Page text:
At the peak of the Arab Spring uprisings throughout the Middle East, protesters in Yemen called for the former President, Ali Abdullah Saleh, to step down from office. After months of protest, Saleh agreed to hand over power to the second-incommand, Abdrabbuh Mansour Hadi, and a new constitution was to be formed under his direction in the National Dialogue Conference (NDC), which began in March of 2013. The months that followed were met with conflict and disagreement by groups around Yemen, and while the conference was finalized in 2014 through the signing of the NDC document, conflict again broke out in the following months.
This paper outlines many of the different aspects of the events that followed the National Dialogue Conference, at a local, state and international level. The first chapter in this publication covers the transformation of United Nations (UN) Security Council Resolutions, from 2011 into 2019. The transformation that took place at an international level indicates the challenges that the international community faces in approaching the Yemen conflict at the UN level, as language of blame and support have become more generalized over time. The second chapter explores the transition of power between former President Saleh and current President Hadi. Specifically, Saleh’s plans to solidify and protect his administration prior to the transition, is argued to have ultimately been one of the reasons that the transition failed. In addition, the developments at the national level during this transition period have had an impact on the inability to achieve peace in Yemen today.
While the transition ultimately led to variety of different problems after 2014, the different actors in Yemen are also a significant reason that the conflict is still ongoing. The third chapter in the publication outlines the different actors in the Yemen conflict, beyond the ones that are outlined in the media. Many of these actors must be included in the discussion regarding the civil war in Yemen, as an end to the conflict will not be reached without understanding how the conflict affects different groups. The two final chapters focus on more local issues that are taking place in Yemen, specifically the food crisis and the role of the World Food Programme in Yemen, and women’s role in peace processes. The humanitarian food crisis has put over 20 million lives at risk in Yemen, and this number only continues to rise. The difficultires beyond the sheer volume of food that it takes to feed this many people, are within the logistics of transporting the food and distributing it safely to those in need.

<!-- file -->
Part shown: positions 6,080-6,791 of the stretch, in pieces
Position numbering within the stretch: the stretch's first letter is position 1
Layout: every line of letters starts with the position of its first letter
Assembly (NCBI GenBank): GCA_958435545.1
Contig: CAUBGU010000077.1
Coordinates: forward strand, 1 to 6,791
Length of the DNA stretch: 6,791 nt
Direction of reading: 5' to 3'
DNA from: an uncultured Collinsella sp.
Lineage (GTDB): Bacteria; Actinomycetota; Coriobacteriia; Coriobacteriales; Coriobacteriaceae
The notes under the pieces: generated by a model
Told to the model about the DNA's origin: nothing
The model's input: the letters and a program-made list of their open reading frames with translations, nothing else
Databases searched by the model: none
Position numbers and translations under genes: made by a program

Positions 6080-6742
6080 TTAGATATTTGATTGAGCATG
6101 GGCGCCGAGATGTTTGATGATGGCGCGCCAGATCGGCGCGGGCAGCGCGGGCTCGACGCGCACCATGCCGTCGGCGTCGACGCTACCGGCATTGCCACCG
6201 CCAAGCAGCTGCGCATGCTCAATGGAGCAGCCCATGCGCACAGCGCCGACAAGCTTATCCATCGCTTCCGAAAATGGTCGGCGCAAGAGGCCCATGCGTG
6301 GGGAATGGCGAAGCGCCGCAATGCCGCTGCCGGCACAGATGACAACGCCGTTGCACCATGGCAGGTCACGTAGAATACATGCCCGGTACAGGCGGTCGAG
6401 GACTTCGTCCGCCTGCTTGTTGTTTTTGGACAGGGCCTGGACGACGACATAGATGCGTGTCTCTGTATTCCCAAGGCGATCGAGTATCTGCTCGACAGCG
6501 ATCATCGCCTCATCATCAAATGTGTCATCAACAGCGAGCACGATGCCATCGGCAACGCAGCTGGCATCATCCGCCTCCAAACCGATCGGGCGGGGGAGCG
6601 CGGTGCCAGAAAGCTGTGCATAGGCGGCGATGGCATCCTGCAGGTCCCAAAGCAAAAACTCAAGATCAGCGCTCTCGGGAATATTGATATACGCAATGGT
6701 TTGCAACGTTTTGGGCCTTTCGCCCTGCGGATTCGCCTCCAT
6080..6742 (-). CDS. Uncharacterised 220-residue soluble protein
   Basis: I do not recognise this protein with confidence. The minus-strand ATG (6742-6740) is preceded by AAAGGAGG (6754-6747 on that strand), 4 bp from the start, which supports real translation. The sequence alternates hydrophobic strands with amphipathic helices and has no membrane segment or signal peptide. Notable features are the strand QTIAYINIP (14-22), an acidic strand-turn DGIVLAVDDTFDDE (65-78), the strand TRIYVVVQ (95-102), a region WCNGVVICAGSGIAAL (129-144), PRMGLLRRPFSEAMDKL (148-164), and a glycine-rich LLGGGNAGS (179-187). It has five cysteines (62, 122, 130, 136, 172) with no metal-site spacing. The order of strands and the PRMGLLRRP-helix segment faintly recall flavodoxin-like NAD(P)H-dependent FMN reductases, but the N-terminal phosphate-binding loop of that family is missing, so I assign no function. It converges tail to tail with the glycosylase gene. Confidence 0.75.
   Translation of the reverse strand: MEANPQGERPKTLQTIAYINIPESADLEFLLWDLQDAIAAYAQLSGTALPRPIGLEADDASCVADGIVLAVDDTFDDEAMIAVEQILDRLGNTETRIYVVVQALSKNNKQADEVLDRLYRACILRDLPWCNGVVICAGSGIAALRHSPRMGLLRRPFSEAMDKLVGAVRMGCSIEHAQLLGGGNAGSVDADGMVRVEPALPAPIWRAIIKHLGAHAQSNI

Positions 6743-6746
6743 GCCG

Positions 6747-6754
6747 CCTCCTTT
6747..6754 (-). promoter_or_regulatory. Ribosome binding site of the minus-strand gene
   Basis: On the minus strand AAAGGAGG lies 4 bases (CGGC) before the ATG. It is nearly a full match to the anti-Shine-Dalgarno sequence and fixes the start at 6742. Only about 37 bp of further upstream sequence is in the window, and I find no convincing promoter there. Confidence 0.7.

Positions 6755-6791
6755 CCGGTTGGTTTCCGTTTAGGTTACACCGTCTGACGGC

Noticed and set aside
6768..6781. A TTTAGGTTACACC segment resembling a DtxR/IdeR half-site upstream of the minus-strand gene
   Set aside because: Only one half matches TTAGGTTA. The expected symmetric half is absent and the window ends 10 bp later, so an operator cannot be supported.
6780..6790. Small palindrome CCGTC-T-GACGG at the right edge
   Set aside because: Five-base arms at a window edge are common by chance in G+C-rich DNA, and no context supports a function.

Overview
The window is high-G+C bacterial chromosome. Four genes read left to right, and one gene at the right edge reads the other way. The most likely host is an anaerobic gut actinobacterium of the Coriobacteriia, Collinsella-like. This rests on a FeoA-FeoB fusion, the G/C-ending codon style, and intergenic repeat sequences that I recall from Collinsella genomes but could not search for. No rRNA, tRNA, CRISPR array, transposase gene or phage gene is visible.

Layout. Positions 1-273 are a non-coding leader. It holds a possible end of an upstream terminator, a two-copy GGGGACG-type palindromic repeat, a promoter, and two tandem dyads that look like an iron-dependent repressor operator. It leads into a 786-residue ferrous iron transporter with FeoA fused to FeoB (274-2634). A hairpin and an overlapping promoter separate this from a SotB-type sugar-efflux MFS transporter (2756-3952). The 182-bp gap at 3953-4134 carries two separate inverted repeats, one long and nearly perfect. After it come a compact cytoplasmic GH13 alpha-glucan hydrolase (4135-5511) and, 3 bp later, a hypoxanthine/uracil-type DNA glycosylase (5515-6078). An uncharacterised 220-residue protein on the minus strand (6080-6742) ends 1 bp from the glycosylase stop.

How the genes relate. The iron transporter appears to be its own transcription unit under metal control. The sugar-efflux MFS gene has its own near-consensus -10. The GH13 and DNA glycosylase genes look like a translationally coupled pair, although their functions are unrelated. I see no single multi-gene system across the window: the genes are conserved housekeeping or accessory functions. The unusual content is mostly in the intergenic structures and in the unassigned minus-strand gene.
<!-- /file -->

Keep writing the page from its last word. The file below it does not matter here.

This chapter focuses on some of the setbacks that international organizations face in delivering food aid. The final chapter discusses women’s roles in the peace processes, drawing a comparision between the role of women in the NDC conference in 2013/2014 and the role that women have taken as peacebuilders today. The role that women have in peace processes today is much different than it was five years ago, however, women are still struggling to be heard at the national and international level. The solution to the conflict in Yemen cannot be solved without fair inclusion of half of the population.
The themes of these chapters were selected not only for their significance in Yemen current events, but also to bring light to specific topics that are not well discussed in the Yemen conflict. The research team at BIC has consulted a wide variety of sources to gather this information, to provide a well-balanced and highly topical take on the conflict in Yemen.
This research analyses UN Security Council Resolutions regarding the conflict in Yemen from 2011 to 2019. It introduces the Yemen conflict and its actors, and presents a summary of the UN strategy towards Yemen so far. In order to situate the research within current literary debates, it introduces a review of existing research on the political dynamics of the UN Security Council, its drafting of Resolutions, and the precedent for a particular type of Resolution-language in ‘responsibility to protect’.
It utilizes a discourse analysis methodology in order to identify instances of predicated nominations, specified named actors with a particular description they are attributed with, which were categorized into four groups by the type of predication (Blame, Support, Request and Obligation) and themselves split into three categories of time relating to contextual shifts in the Yemeni conflict (2011-2014, 2015 and 2016-2019). The language of ‘responsibility to protect’ was identified as a key instance of Obligation in Resolutions, and was particularly scrutinized for. By identifying the numbers of these instances, data was found to show particular trends in naming and attribution strategy within the Resolutions. This data has been presented in graphical form.
The main findings were as follows:
- • Resolutions failed to name all relevant actors in the Yemen crisis;
- • Resolutions implemented in latter years increasingly resorted to generalizations such as ‘all sides’ rather than specified named actors;